Etymology
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pertinency (n.)

"quality of being relevant to the matter in hand," 1590s, from stem of Latin pertinens "pertaining," present participle of perinere (see pertain) + -cy.

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toss-up (n.)

"even matter," 1809, from earlier sense of "a flipping of a coin to arrive at a decision" (c. 1700), from verbal phrase, from toss (v.) + up (adv.).

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re 

"with reference to," used from c. 1700 in legalese, from Latin (in) re "in the matter of," from ablative of res "property, goods; matter, thing, affair," from Proto-Italic *re-, from PIE *reh-i- "wealth, goods" (source also of Sanskrit rayi- "property, goods," Avestan raii-i- "wealth"). Its non-legalese use is execrated by Fowler in three different sections of "Modern English Usage."

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wind-up (n.)

1570s, "conclusion or final adjustment and settlement of some matter," from verbal phrase wind up (see wind (v.1)). Baseball pitching sense attested from 1906.

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intellectualize (v.)

1819 (Coleridge), "infuse with intellectual quality," from intellectual + -ize. From 1827 as "exercise the mind, reason upon a matter of intellect." Related: Intellectualized; intellectualizing.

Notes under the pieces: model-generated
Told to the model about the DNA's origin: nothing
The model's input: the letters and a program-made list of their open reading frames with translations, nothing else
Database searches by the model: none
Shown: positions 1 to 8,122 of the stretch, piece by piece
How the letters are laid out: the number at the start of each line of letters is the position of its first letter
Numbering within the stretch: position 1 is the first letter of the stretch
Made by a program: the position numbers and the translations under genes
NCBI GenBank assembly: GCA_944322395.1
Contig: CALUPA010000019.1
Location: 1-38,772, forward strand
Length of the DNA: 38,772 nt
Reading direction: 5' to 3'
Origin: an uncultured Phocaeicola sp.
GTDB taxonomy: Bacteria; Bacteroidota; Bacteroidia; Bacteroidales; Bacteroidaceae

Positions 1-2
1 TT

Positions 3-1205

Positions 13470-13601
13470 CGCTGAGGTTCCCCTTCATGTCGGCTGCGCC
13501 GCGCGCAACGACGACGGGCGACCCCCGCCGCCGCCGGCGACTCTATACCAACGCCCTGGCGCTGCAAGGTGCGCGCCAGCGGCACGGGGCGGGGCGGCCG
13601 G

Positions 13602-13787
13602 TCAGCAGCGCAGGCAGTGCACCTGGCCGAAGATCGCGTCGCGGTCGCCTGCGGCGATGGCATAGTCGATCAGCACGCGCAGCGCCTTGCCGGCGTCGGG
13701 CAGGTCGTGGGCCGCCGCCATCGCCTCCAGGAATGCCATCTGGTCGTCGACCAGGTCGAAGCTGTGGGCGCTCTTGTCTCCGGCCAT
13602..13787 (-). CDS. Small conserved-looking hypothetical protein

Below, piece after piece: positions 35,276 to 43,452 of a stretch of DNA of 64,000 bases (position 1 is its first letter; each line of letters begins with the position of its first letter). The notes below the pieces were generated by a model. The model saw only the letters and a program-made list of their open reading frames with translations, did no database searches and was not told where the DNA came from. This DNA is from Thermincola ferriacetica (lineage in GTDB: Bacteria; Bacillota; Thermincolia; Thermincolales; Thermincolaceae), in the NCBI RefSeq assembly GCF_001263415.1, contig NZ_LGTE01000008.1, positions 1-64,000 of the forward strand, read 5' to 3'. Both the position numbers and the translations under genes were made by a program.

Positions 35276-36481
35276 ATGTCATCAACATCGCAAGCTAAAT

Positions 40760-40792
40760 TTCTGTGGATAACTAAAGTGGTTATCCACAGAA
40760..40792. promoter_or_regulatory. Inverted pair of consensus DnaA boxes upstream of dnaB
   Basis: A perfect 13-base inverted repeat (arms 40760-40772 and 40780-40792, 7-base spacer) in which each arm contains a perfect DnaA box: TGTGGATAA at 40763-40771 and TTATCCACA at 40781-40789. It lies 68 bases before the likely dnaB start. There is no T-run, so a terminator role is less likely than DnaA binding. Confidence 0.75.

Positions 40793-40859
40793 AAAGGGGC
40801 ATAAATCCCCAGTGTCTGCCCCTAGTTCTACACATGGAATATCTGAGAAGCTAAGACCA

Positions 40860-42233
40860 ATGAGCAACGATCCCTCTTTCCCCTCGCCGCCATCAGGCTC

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uncorrupted (adj.)

c. 1400, of organic matter, "not putrefied," from un- (1) "not" + past participle of corrupt (v.). From 1560s of persons, "not influenced by bribes."

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unrefined (adj.)

1590s, "not refined in manners," from un- (1) "not" + past participle of refine (v.). Meaning "not free from gross matter" is recorded from 1610s.

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letter-press (adj.)

in reference to matter printed from relief surfaces, 1840, from letter (n.1) "a type character" + press (n.). Earlier "text," as opposed to copper-plate illustration (1771).

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stain (n.)

1560s, "act of staining," from stain (v.). Meaning "a stain mark, discoloration produced by foreign matter" is from 1580s. Meaning "dye used in staining" is from 1758.

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uninformed (adj.)

1590s, from un- (1) "not" + past participle of inform. Originally in reference to some specific matter or subject; general sense of "uneducated, ignorant" is recorded from 1640s.

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